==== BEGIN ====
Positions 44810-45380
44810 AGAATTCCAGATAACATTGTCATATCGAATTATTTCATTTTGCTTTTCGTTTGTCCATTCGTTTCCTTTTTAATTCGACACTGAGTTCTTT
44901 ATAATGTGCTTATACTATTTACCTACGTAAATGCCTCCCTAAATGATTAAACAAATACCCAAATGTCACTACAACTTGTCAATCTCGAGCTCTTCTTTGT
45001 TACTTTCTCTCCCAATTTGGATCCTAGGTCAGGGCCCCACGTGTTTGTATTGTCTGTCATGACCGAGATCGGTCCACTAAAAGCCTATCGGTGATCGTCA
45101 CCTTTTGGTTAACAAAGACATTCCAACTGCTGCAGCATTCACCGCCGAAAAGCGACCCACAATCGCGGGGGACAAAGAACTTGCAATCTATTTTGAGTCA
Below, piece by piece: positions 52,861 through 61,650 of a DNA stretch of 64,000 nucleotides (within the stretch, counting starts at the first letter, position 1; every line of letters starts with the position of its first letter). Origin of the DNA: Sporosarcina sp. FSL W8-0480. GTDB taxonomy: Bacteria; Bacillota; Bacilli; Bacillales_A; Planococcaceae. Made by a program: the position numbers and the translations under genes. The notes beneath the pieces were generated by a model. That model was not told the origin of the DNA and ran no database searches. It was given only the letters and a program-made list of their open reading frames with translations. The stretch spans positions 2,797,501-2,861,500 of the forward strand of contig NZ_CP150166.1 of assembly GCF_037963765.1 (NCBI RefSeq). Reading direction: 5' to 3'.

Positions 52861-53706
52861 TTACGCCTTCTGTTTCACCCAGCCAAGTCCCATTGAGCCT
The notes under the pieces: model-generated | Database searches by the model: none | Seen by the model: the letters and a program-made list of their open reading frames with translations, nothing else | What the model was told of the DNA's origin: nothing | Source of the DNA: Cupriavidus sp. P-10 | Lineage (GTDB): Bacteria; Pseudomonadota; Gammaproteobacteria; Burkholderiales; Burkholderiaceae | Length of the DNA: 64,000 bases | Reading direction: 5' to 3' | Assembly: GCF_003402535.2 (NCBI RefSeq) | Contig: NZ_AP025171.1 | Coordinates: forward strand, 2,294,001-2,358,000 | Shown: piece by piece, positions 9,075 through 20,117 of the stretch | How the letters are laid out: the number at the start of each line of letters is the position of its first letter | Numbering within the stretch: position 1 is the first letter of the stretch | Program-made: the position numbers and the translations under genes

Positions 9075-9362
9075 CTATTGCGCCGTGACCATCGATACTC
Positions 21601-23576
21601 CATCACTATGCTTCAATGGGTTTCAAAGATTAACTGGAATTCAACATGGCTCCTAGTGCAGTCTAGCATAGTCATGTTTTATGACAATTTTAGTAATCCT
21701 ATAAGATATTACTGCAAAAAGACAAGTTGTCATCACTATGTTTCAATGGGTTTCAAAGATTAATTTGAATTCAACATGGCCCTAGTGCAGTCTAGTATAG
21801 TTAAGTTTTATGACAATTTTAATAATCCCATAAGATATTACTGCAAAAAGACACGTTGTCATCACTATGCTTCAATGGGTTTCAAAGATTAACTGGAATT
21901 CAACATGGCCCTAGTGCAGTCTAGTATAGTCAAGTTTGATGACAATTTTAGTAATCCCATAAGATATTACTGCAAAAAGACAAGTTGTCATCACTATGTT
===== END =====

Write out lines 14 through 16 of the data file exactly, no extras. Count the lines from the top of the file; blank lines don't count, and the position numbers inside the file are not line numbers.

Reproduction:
21701 ATAAGATATTACTGCAAAAAGACAAGTTGTCATCACTATGTTTCAATGGGTTTCAAAGATTAATTTGAATTCAACATGGCCCTAGTGCAGTCTAGTATAG
21801 TTAAGTTTTATGACAATTTTAATAATCCCATAAGATATTACTGCAAAAAGACACGTTGTCATCACTATGCTTCAATGGGTTTCAAAGATTAACTGGAATT
21901 CAACATGGCCCTAGTGCAGTCTAGTATAGTCAAGTTTGATGACAATTTTAGTAATCCCATAAGATATTACTGCAAAAAGACAAGTTGTCATCACTATGTT